Following the old tradition, Eton is a full boarding school, which means all students live and study at the school with their fellow students throughout the school year. Eton is also one of the four remaining boys’ schools, so there’s no opportunity for a girl to study there. Eton students traditionally come from England’s wealthiest and most prestigious families, many of them aristocratic. Boys enter Eton at about 13 and continue to study there until they are ready to enter university.
The school was founded by Henry VI in the fifteenth century to provide free education for poor pupils who would then go on to get a higher education at King’s College in Cambridge. That connection no longer exists today.
All students have a uniform of a black tailcoat and a waistcoat, a white collar and dark trousers. All students wear a white tie. This uniform is not for special occasions, it is worn at all times for all classes. If you visit Eton during term time, you will see students walking along the streets with books under their arms dressed in their uniforms.
At Eton, there are dozens of organisations known as ‘societies’, in many of which students come together to discuss a particular topic. The societies are traditionally governed by the boys themselves. Societies range from astronomy to Scottish dancing and stamp-collecting. Some of them are dedicated to music, some to arts, some to languages, and so on. Meetings are usually held after supper and often include a guest speaker. Among past guest speakers were composer Andrew Lloyd Webber, writer J. K. Rowling, designer Vivienne Westwood, and actor Ralph Fiennes.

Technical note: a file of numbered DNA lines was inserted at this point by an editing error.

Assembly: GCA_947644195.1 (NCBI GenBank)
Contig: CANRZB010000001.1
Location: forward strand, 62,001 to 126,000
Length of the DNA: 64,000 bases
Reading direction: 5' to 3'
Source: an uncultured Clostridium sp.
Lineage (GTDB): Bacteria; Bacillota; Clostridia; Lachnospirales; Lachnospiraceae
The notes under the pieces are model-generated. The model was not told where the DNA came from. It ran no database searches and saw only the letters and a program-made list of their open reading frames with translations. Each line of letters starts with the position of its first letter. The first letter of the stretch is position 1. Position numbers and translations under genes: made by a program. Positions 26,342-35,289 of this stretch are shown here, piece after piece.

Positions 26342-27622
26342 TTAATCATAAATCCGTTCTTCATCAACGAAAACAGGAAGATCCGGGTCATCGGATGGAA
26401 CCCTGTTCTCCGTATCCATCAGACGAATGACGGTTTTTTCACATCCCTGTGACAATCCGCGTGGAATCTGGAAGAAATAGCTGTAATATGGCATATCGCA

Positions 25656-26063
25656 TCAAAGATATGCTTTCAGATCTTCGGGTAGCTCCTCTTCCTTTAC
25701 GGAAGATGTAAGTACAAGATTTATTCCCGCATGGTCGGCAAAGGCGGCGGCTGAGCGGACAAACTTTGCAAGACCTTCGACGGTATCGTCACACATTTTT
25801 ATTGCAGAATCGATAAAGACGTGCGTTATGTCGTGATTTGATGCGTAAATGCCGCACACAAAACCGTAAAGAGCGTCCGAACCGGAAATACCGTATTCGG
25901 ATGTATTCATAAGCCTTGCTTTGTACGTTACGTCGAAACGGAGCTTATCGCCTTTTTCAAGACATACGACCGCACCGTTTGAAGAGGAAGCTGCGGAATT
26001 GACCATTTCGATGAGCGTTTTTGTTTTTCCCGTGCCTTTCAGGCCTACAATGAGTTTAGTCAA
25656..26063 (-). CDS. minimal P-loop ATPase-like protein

One of the oldest and most influential Eton societies is called the Pop. Its members are like school head-boys or prefects who are given limited authority over other students. They are called Poppers and take an active part in many official events of the school year, including parents’ evenings. While all students wear black waistcoats, members of the Pop are allowed to wear any waistcoat they please. Prince William, when he was a Popper, wore a waistcoat designed like the British national flag. The style immediately became popular.
Irrespective of this, the official colour of the college is the so-called ‘Eton blue’. It’s a light blue-green colour which has been used since the early 19th century. The main purpose was to identify Eton sportsmen in rowing races and on the cricket field.